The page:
My 2013: December – Shaun Ross

The model star in Lana Del Rey's “Tropico” and Beyoncé's “Pretty Hurts” on his breakout year

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Tropico

Model, actor and technically trained dancer Shaun Ross has had the biggest year of his life, with appearences in Lana Del Rey's biblical short film Tropico and as a cattily rigorous beauty pageant instructor in Beyoncé’s “Pretty Hurts”. Growing up in The Bronx as an African-American child with Albinism, Shaun suffered violent bullying as a kid, with one attack leaving him with stab wounds six inches deep into his back. Shedding the nightmares of his childhood, he has since appeared in numerous fashion editorials and Katy Perry's "E.T." video, reluctantly earning the unconventional title of "First African-American Albino Model”. He continues to break barriers and blaze his own fierce trail through the music and fashion world.

“I met Beyoncé on my nineteenth birthday, when I was helping her stylist Ty Hunter carry some bags for her performance for the Spanish Armada in front of the president. Beyoncé found out it was my birthday and she played me her song “Party” inside of her car. 'When I shoot this video, I want you to be in it,' she said. She kept her promise and we shot the video a year later. She has become a sort of aunt to me now.

I worked with Melina Matsoukas for Beyoncé’s "Pretty Hurts" video. She was looking to cast some models for the pageant scene and I was like ‘I’ll help you guys out!’ Later, I made a joke like, ‘Ooh, I wanna be a pageant gurl too!’ And Melina was like, 'No. You can't be a pageant girl! But you can be in the video.' I went on set just to chill and I ended up getting a principal role!

I met Lana Del Rey through my friend Tala Yasseri, who knows Naomi Shon. Lana Del Rey’s sister, Chuck Grant, is Naomi’s roommate and we shot some stuff for her book once. We wanted to do a tasteful editorial that was inspired by the whole Californian, Cholo lifestyle. Lana saw those photos and said, 'This is the direction I wanna go for, for my next short film, Tropico. And I want to use him.'

One thing led to another and we shot Tropico on location and also in this huge studio where they’d built an entire forest! We had all these live animals running around on set but none of them attacked each other – I was like, ‘One of these animals will die today’, but none of them did!

The shoot was long and going up in the harness was intense. It took forever to get that shot. We kept incorrectly lifting our feet whenever the crane pulled us up, or we’d be complaining too much and they had to bring me back down because the harness was pulling so tight. I had no circulation in my legs. I was not being a diva though, I’m telling you! I could not feel anything in my legs! We actually shot that scene in the same location that Brad Pitt filmed The Tree Of Life. It’s the exact same tree! Crazy, right?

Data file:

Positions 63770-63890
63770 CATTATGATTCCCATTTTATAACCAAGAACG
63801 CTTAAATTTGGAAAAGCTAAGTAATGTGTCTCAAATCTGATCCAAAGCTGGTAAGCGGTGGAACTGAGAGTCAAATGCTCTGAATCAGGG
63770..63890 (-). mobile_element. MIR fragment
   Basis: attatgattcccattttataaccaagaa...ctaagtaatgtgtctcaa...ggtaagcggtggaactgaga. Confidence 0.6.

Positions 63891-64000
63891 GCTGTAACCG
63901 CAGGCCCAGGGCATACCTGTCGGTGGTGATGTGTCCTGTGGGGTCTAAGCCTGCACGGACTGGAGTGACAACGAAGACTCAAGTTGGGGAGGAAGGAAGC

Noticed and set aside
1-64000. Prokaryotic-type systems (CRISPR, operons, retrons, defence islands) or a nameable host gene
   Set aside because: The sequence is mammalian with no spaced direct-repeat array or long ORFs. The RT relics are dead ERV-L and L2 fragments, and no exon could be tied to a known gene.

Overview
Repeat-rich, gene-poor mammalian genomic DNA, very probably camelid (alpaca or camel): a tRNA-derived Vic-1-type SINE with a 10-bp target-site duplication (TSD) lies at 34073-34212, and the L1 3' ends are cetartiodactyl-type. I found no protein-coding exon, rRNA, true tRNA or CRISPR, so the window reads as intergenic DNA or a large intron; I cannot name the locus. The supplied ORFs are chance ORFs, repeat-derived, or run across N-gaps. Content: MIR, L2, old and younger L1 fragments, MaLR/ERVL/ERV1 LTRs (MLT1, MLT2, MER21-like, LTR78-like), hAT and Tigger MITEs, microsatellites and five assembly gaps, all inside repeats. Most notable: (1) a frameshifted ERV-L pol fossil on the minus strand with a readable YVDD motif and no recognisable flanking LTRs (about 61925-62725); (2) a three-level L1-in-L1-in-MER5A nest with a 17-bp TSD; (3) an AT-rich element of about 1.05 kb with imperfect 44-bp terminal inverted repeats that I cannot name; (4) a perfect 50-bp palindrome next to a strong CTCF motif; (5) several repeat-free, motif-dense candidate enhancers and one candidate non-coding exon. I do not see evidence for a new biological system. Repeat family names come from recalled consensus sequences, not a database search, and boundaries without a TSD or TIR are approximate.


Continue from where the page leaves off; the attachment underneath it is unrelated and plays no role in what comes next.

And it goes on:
Even crazier though, was when we filmed in this woman’s house, someone’s actual home. There’s this scene with a heist and all these girls stripping and we’re shooting and stuff and there was this glass window on the opposite side of that room. The family that lives there was watching us the whole time we were filming. Imagine this seven-year-old Asian kid just sitting there doin’ his homework, watching a bunch of strippers and thugs with guns. He was just sitting there doing his work so casually behind the glass window. It was the funniest thing ever!

Lana is already a super sexy character and having that character come to life is not something we see everyday. Add Anthony Mandler’s ingenious direction on top and you’ve got a really sexy and cinematic visual experience. I don’t actually like females in that way, though! (Laughs) I don’t hide that I’m gay. It’s all over me, clearly; but you should know that this is the first interview where I’ve actually said the words ‘I am gay!’

I’m breaking barriers, but having Albinism in this industry has been a hassle. And it does bother me to be prefaced with the 'Albino Model' tag. I’ve had completely ignorant journalists interview me and they’ll make fun of it [Albinism] in the ways they say things. I’ve been asked stuff like ‘How does it feel to be an Albino?’, and I’m like, well what is an Albino? Because I don’t know what that is! I know what a human being is and I can tell you about that."

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